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What do ECDs look for in creative recruits as the job market rebounds after Covid?

It has been a tough job market out there for junior creatives but things are finally looking up. Campaign asks the new wave of creative chiefs for their thoughts on hiring.

What do ECDs look for in creative recruits as the job market rebounds after Covid?

Getting a creative job is no easy feat, especially during a pandemic that has left many unemployed and put junior placements and graduate recruitment schemes on hold.

But the jobs market is picking up strongly, thanks to the advertising recovery.

So, if you manage to secure an interview, here’s what some of adland’s new creative leaders are really looking for in new recruits.

There are a few consistent themes: be yourself – thinking differently is encouraged; be ambitious in your ideas; remain open-minded and flexible; and, most importantly, have the tenacity to get stuff done. 

Here's what else the creative chiefs said:

Ollie Olanipekun

Founder and creative director, Futurimpose

I’m always looking for people who are doing something, not just talking.

It’s really important to get new perspectives, because the industry creates these cookie-cutter creatives that have gone straight from university to an agency and haven’t had the opportunity to get life experience.

I want people who are thinking outside of the traditional set-up: people who are running club nights and galleries or who set up collectives. I'm really looking for people who are just going out there and doing it. 

My advice to younger candidates is: don't show me a portfolio of work that you made to look like the agency’s work. Put away the Lucozade ad that was a brief you were told to do. That doesn’t interest me.

Show me the stuff you're doing in your spare time. Show me your passion projects. We are really looking for people who can break the mould.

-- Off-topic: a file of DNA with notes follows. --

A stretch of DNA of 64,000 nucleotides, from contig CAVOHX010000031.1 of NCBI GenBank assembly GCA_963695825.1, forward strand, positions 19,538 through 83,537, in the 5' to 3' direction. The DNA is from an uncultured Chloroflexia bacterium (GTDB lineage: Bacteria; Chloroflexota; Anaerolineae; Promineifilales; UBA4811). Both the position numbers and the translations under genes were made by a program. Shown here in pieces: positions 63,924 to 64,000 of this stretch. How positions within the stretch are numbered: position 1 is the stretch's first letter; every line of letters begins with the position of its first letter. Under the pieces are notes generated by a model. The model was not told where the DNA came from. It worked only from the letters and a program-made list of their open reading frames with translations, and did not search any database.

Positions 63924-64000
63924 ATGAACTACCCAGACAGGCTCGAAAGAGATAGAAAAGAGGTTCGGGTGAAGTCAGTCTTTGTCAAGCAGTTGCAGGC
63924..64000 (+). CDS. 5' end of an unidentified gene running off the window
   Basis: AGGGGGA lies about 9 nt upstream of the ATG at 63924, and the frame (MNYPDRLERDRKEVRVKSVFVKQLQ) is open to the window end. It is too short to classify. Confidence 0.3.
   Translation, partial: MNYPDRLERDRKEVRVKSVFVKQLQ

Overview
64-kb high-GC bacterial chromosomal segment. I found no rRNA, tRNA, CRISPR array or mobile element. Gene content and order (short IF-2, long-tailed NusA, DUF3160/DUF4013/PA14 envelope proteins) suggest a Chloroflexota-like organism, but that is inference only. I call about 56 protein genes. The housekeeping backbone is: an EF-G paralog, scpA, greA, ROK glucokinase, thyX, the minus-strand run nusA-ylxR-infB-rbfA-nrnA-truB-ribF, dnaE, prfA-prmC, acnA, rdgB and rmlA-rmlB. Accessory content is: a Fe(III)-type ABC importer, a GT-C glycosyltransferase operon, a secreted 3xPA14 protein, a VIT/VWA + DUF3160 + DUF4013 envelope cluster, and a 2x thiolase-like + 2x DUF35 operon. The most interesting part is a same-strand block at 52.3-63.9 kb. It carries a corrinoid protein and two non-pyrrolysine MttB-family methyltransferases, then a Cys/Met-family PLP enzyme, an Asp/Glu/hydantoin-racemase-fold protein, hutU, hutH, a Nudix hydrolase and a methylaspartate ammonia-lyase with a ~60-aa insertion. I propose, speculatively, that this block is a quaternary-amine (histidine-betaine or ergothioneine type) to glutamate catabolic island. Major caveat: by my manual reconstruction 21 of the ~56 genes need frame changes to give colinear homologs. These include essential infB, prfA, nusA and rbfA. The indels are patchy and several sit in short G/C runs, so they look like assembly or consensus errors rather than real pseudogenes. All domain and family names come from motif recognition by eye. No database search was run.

Franki Goodwin

Executive creative director, Saatchi & Saatchi

Authenticity is the biggest thing for me. I’m looking for work that matches the personality of the person I’m talking to – I want to be able to see them in their work. That gives you confidence that it’s really theirs, and what you like from the book you are going to get in them. 

Sometimes younger students show you the work they’ve got made, but I’m more interested in the proactive stuff they’ve done or the ideas that really show how their minds work. 

You also want people who are smart and teachable. You want people who aren’t totally fixed on their way, who are fluid and malleable, and ready to fit into different ways of working.

Kyle Harman-Turner

Founder and creative director, Other

Energy is a massive thing. And the hustle – the ability to follow through and make things happen. For example, I read a story the other day about a Ryanair flight attendant who worked the red-eye flights. 

She always wanted to write a book, so when everyone was asleep, she would spend that time creating a plot and crafting her characters. It was the forty-second time she pitched the book when she finally got a commission.